Get Organized with ADHD: Tackle the Paper Clutter

Overwhelmed by the deluge of documents that comes your way? Here's a system to help ADHD adults put an end to piles of paper.

Tips to Help ADHD Adults Organize Paperwork ADDitude Magazine

To those of us with ADHD, it's difficult to focus long enough to make a decision about each piece of paper. Then there's the fact that managing paper is just boring. Our minds wander off task.

Judith Kolberg, author of "ADHD-Friendly Organizing"
   
 

Get Organized: 'Emotional' Filing

Stick a piece of paper in a folder, jot a name on the tab, and put it out of sight: Face it, filing is sooo boring that you'll probably do almost anything to avoid it. When you do file something, you may have trouble retrieving it later on. Did you file the title to your car under Car? Auto? Ford Taurus? What a nightmare!

It's better to let your filing system reflect how you remember things. "I never forget that my children's immunization records are filed under "SHOTS," says my client, Marcia. "I used to put them under 'HEALTH' or each child's name, but 'SHOTS' says it all." She filed the title to her breakdown-prone car under "LEMON."

You can also try using Paper Tiger software. It lets you create multiple key words for each file, so there's no need to remember one specific word.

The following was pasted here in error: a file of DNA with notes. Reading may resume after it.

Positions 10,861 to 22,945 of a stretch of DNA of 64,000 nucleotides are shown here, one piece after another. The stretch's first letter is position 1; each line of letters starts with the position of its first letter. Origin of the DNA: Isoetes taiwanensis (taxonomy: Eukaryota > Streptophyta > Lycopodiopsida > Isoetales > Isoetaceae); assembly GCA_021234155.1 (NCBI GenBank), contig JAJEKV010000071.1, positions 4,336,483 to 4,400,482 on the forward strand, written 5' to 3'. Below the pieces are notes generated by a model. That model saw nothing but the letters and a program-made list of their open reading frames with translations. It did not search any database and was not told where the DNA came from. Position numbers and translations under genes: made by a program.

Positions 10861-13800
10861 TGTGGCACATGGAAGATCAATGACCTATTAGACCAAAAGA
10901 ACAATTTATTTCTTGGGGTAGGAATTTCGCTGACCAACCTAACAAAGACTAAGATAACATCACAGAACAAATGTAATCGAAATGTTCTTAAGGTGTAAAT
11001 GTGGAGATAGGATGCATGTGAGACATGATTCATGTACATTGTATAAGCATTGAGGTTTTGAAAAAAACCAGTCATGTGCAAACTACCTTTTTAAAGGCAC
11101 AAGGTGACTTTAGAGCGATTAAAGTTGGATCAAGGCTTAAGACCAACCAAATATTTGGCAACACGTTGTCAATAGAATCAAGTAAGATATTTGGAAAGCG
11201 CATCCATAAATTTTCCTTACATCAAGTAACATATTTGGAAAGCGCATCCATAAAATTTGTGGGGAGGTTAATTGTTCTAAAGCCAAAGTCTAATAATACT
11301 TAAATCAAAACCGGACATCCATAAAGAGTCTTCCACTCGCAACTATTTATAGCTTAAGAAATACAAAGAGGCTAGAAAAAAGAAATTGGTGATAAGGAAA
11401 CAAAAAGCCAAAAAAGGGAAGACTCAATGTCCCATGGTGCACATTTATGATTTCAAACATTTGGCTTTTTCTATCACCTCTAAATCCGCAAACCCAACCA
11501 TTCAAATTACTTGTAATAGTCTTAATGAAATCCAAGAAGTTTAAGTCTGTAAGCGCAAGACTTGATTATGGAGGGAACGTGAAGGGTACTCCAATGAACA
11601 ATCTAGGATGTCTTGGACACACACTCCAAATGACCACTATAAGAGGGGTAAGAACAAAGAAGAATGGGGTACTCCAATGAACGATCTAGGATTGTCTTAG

Whatever filing system you use, don't be an "infomaniac." Impose limits on what you save.


More ways to get organized with adult ADD

 
   

Like many of my clients with attention deficit hyperactivity disorder (ADHD), Sheila can't seem to get organized and keep up with her clutter at home and at work.

OK, that's putting it mildly; her apartment is one giant in-box, filled with letters, articles, bills, and receipts.

"Here's the thing," says Sheila. "If I clip an interesting magazine article - and they're all interesting to me - or get a tempting credit card solicitation, it's here to stay. I can't act on it right away, so I put it aside, so that I'll have it when I figure out what to do with it."

Each month, the average U.S. household receives 80 pieces of junk mail, three magazines, six catalogs, and 10 credit card solicitations. And that's just snail mail. When you add receipts, articles clipped from magazines, and ATM slips, it's no wonder that piles of paper are as common in our homes as furniture (and sometimes are the furniture).

Barbara Hemphill, an ADDer and the author of Taming the Paper Tiger, sums up the problem this way: "The stacks represent unmade decisions. It's difficult to focus long enough to make a decision about each piece of paper. And if a document needs to be filed, an ADDer can think of 17 different ways to file it. Then there's the fact that managing paper is boring. Our minds wander off task."

Maybe our children's children will have their reading material stored in a belly-button-sized nanocomputer. For now, we're stuck with paper.

Documents represent actions

What's the solution to your paper problem? Stop treating each piece of paper in your home as something lifeless. Instead, see each as an action to take.